Last week, Miley Cyrus won her first Grammy, and thousands of women booked their first Pilates class.
After the 31-year-old performed her hit single Flowers at the 2024 Grammy Awards, social media – and particularly our friends over on TikTok – have been obsessing over her arms. Namely, how does she get ‘em so toned? The search term “Miley Cyrus arms” has exploded over on the app, with fitness instructors curating specialist workouts such as “The Miley Cyrus toned arm workout”, “The Miley Cyrus arms workout”, and “POV: Miley Cyrus is your muse for today’s workout.”
And it’s not just on social media; several major news outlets have rushed to secure quotes from ‘fitness experts’ on how to achieve Miley’s exact muscle tone. If you weren’t already rattled, you may have spotted a few nutritionists weighing in on the matter, too.
From birth, we’re socialised to valorise celebrities at all costs – even (or especially) if that means changing our bodies to look more like theirs. Celebrities have always played a vital role in upholding diet culture: they set the beauty standard, we kill ourselves trying to reach it.
Although diet culture has been around for centuries, it flourished during the ‘90s and ’00s. It was a simpler, pre-Ozempic era where celebrities were thin, and the media – especially women’s magazines – brazenly created content about how to lose weight, fast. We were told that celebrities were “worryingly thin” and then given the instruction manual to look just like them.
What is diet culture?
Anti-diet nutritionist Christy Harrison defines diet culture as a “system of beliefs that worships thinness and equate it to health and moral virtue […], promotes weight loss as a means of attaining higher status […], demonises certain ways of eating while elevating others […], and oppresses people who don’t match up with its supposed picture of ‘health’.”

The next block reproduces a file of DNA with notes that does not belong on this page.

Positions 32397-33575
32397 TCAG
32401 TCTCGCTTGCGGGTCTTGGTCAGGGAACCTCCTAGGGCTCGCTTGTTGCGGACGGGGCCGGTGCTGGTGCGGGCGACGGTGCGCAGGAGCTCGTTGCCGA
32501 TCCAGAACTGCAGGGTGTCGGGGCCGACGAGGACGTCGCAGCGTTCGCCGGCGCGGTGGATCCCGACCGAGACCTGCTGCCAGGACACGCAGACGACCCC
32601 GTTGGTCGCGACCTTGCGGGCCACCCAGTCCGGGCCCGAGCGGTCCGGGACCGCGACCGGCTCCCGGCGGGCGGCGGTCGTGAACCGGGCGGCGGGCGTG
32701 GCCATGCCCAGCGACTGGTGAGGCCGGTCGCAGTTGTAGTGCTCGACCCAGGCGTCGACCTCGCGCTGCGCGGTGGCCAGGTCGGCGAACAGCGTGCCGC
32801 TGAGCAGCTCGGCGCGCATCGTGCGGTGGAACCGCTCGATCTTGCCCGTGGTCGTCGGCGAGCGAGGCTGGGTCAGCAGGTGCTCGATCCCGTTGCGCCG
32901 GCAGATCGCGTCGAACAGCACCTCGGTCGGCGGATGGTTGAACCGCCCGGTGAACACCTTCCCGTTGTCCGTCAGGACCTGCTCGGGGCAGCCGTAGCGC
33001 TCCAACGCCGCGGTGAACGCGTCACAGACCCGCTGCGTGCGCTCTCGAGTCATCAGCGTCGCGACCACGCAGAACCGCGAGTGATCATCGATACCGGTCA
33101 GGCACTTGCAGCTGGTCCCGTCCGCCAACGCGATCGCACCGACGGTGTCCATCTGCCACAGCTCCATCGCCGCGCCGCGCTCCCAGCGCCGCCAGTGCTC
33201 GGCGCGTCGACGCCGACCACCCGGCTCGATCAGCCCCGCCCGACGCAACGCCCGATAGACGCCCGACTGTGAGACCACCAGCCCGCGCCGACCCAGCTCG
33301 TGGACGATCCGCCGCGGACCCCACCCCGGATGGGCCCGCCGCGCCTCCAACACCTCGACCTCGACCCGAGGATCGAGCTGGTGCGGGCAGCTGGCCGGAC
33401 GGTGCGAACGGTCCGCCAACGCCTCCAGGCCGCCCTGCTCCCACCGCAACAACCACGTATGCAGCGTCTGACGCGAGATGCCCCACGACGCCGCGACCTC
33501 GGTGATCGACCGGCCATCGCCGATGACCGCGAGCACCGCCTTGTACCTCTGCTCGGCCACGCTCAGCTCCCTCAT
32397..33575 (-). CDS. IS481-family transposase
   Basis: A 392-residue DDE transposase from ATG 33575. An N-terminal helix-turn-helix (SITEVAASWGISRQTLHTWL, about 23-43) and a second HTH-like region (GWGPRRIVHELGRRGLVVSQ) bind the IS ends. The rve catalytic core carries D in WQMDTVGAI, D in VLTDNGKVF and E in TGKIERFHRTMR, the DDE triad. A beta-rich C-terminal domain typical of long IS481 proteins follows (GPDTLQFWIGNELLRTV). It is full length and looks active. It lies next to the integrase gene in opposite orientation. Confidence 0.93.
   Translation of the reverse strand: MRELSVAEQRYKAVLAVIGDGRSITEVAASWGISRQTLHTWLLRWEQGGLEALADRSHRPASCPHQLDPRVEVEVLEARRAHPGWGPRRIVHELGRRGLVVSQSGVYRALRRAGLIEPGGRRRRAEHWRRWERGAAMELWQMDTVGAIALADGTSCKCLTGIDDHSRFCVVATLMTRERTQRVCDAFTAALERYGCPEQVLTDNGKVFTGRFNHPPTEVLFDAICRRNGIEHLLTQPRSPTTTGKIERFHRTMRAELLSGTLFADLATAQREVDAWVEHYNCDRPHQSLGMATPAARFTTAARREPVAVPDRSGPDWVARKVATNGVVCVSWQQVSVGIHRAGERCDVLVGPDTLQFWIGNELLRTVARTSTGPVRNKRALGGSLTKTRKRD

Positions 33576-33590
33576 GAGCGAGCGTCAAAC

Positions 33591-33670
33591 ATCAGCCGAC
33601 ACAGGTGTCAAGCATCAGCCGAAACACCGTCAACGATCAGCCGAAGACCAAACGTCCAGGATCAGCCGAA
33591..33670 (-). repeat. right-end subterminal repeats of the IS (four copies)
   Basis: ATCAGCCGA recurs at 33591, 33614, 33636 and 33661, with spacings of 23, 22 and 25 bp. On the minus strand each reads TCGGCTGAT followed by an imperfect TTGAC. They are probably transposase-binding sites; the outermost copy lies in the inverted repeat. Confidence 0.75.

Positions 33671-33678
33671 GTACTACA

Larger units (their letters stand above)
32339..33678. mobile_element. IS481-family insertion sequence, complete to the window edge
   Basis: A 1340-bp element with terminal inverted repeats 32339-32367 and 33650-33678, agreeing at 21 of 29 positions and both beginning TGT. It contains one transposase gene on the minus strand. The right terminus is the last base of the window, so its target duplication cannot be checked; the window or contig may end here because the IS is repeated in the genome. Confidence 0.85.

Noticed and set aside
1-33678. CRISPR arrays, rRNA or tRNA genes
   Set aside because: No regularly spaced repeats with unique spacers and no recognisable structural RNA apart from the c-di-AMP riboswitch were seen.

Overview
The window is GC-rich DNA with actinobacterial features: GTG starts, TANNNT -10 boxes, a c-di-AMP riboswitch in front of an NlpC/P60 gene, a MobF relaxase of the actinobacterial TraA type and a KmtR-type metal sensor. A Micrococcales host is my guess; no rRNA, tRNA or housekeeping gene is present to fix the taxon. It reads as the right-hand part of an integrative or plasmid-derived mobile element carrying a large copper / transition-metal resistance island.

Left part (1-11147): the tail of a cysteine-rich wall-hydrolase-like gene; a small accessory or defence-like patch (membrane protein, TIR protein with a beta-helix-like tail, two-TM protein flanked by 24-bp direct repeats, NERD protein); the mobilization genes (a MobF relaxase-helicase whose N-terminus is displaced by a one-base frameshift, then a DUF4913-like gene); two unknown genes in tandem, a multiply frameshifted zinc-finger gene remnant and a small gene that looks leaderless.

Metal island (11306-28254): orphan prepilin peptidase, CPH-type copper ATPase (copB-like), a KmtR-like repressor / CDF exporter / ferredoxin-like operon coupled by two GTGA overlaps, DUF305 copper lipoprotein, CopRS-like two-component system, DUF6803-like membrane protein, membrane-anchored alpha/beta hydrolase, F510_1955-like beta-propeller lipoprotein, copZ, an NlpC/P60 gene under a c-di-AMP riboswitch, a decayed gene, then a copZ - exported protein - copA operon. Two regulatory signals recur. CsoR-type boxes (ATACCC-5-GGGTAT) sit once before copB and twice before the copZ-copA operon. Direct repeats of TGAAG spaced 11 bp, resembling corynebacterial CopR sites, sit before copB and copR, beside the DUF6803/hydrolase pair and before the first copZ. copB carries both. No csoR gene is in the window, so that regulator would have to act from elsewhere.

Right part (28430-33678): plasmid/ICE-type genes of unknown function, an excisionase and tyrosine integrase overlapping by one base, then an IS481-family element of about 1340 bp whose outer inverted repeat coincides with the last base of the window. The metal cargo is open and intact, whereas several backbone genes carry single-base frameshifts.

Full definition here.
In 2024, diet culture is harder to pin down. Celebrities are still thin, but they’re also well. We don’t just want their bodies; we want their (apparent) health. As a child, I remember reading a women’s magazine feature about what famous women ate for breakfast; one woman answered something along the lines of “lukewarm water” as it made her feel “fuller for longer”. Could she have given that answer in today’s ‘body-positive’ climate?
In this era, celebrities are (mostly) still thin, but we’re encouraged to practise neutrality – or even, love – when it comes to our own lumpier frames. It feels particularly disingenuous, given the increased accessibility of weight-loss drugs like Ozempic, which has surely contributed to the rise in celebrities dropping yet more weight under the guise of a balanced diet, exercise, and, above all, wellness.
The frenzied reaction to Miley Cyrus’ arms is not just a throwback to the unapologetic thin worship of the early aughts. It’s what happens when you’re fed on a cultural diet of ‘Love yourself!’ and ‘Doesn’t [insert extremely thin celebrity] look great?!’ Hence, we’re being instructed to change our body parts to look like those of disembodied celebrities – and admonished for not loving the sum that all these parts create: ourselves.
In her oft-quoted memoir, Bossypants, Tina Fey summed up the beauty standards of late ’00s like so:
“Now every girl is expected to have Caucasian blue eyes, full Spanish lips, a classic button nose, hairless Asian skin with a California tan, a Jamaican dance hall ass, long Swedish legs, small Japanese feet, the abs of a lesbian gym owner, the hips of a nine-year-old boy, the arms of Michelle Obama, and doll tits.”
Whenever I come across this quote (usually on the depths of Tumblr), I’m struck by the mental image of a collage woman – perhaps created from the pages of those magazines at the hairdressers. To create a collage woman – the ideal woman, the beauty standard – you must chop up the images of other women, selecting your favourite parts and discarding the scraps.
Is this how we think of ourselves? As a cut-and-paste version of how beautiful we could look one day? What happens when we collect Miley’s arms? Do we start working on replicating Hailey Bieber’s legs? Worse still, what happens when we’re inevitably left with the same old body that we started with? What do we do with the scraps?
Obviously, there’s nothing inherently wrong with copying a celebrity’s behaviour to emulate their appearance – you do you! But in a society where the bulk of celebrities adhere to a Western, fatphobic beauty standard, it’s worth interrogating that desire and, at the very least, being honest with ourselves about what we really want to achieve. Spoiler alert: you won’t find the answers within diet culture.